The principal question here presented is whether the New York State Education Law,[1] on its face or as here construed and applied, violates the Constitution of the United States by authorizing the suspension from practice, for six months, of a physician because he has been convicted, in the United States District Court for the District of Columbia, of failing to produce, before a Committee of the United States House of Representatives, certain papers subpoenaed by that Committee.[2] For the reasons hereafter stated, we hold that it does not.

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The question before us is whether the Board of Public Education for the School District of Philadelphia, Pennsylvania, violated the Due Process Clause of the Fourteenth Amendment to the Constitution of the United States when the Board, purporting to act under the Pennsylvania Public School Code, discharged a public school teacher on the ground of "incompetency," evidenced by the teacher's refusal of his Superintendent's request to confirm or refute information as to the teacher's loyalty and his activities in certain allegedly subversive organizations. For the reasons hereafter stated, we hold that it did not.

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This is a companion case to No. 393, Labor Board v. Denver Building Trades Council (the Denver case), ante, p. 675, and No. 85, Local 74, United Brotherhood of Carpenters v. Labor Board (the Chattanooga case), post, p. 707.

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341 U.S. 123 (1951) JOINT ANTI-FASCIST REFUGEE COMMITTEE v. McGRATH, ATTORNEY GENERAL, ET AL.   NO. 8. Supreme Court of United States.   Argued October 11, 1950. Decided April 30, 1951. CERTIORARI TO THE UNITED STATES COURT OF APPEALS FOR THE DISTRICT OF COLUMBIA CIRCUIT.[*]*124 O. John Rogge and Benedict Wolf argued the cause for petitioner in No. 8. With them on the brief was Murray A. Gordon. David Rein argued the cause for petitioners in No. 7. With him on the brief were Abraham J. Isserman and Joseph Forer. Allan R. Rosenberg argued the cause and filed a brief […]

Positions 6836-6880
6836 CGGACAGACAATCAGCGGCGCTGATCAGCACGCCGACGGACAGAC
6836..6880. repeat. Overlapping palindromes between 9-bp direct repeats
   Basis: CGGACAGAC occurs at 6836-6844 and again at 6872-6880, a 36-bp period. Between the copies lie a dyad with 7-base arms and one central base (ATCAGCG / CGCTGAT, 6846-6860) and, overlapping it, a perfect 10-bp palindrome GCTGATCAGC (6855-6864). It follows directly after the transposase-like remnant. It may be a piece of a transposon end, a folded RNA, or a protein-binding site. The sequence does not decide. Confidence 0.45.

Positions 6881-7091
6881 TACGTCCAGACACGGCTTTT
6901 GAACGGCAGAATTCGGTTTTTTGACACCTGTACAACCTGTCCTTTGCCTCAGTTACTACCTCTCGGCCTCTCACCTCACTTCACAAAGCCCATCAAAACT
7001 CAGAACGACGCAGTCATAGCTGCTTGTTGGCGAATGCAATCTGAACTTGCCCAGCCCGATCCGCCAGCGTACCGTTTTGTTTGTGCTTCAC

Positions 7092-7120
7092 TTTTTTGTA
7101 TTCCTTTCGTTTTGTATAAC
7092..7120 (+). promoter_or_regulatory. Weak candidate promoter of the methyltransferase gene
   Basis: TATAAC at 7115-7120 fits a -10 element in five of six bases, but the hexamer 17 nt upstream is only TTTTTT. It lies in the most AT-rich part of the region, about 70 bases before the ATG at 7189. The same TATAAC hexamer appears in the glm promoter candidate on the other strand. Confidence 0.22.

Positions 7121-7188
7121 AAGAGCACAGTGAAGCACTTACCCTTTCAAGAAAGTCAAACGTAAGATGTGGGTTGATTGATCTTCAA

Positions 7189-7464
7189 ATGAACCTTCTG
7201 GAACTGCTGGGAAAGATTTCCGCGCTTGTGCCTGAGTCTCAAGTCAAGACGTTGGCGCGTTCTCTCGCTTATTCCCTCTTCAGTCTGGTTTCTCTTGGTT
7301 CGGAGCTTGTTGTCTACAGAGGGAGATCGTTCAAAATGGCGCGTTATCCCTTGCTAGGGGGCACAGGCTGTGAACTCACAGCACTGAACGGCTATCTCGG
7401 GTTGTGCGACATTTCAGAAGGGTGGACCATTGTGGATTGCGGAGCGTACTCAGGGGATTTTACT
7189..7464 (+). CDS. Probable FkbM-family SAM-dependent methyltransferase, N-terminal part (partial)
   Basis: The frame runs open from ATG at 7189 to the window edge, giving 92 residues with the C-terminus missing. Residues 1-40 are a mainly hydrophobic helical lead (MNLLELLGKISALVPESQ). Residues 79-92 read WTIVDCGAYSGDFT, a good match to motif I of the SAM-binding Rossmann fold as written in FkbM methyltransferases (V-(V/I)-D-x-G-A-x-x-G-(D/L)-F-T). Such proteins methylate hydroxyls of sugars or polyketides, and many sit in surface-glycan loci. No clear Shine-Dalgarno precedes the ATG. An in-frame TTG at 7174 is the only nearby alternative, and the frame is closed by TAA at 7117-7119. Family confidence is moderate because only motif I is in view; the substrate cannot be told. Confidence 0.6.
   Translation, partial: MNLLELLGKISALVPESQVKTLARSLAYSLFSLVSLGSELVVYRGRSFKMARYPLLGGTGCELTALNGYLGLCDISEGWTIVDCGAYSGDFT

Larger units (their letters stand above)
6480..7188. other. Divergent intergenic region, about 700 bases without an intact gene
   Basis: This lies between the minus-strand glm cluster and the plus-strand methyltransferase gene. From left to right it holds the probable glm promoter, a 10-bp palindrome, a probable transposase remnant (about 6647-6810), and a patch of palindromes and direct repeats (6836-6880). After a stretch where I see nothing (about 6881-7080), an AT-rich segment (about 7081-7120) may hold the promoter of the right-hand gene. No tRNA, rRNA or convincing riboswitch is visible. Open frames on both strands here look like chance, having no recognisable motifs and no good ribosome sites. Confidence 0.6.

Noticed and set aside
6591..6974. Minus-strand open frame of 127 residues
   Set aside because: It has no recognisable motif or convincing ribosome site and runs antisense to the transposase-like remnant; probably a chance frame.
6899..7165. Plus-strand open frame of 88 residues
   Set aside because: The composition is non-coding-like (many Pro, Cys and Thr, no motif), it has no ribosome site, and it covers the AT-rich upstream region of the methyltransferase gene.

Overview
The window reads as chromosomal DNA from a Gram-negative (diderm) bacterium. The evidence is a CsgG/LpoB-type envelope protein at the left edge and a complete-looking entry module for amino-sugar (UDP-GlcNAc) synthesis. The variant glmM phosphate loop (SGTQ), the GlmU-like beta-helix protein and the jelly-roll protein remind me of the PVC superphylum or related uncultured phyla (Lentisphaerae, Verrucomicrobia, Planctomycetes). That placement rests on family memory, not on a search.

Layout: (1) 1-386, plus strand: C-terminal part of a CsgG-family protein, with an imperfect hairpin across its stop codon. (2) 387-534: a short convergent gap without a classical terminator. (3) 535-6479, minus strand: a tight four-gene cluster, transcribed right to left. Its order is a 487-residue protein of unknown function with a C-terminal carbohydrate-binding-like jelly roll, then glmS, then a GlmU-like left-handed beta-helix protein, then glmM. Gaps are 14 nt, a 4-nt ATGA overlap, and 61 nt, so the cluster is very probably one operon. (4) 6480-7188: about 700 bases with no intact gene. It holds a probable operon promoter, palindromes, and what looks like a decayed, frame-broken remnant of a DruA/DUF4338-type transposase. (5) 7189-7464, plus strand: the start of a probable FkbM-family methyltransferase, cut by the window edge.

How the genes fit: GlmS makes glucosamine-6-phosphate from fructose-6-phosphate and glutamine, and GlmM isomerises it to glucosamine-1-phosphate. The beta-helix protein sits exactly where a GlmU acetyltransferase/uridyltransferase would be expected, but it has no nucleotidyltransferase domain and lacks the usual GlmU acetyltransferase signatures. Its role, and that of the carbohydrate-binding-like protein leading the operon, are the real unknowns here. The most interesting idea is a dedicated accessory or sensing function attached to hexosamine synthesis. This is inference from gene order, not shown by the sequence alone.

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The basic question here is whether the Commonwealth of Virginia, consistently with the Constitution of the United States, may enjoin peaceful picketing when it is carried on for purposes in conflict with the Virginia Right to Work Statute.[1] A question also before us is whether the record in this case justifies the finding, made below, that the picketing was for such purposes. We answer each in the affirmative.

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The principal question here is whether a newspaper publisher's conduct constituted an attempt to monopolize interstate commerce, justifying the injunction issued against it under §§ 2 and 4 of the Sherman Antitrust Act.[1] For the reasons hereafter stated, we hold that the injunction was justified.

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The principal question here is whether, in the District of Columbia, the Constitution of the United States precludes a street railway company from receiving and amplifying radio programs through loudspeakers in its passenger vehicles under the circumstances of this case. *454 The service and equipment of the company are subject to regulation by the Public Utilities Commission of the District of Columbia. The Commission, after an investigation and public hearings disclosing substantial grounds for doing so, has concluded that the radio service is not inconsistent with public convenience, comfort and safety and "tends to improve the conditions under which the public ride." The Commission, accordingly, has permitted the radio service to continue despite vigorous protests from some passengers that to do so violates their constitutional rights. For the reasons hereafter stated, we hold that neither the operation of the service nor the action of the Commission permitting its operation is precluded by the Constitution.

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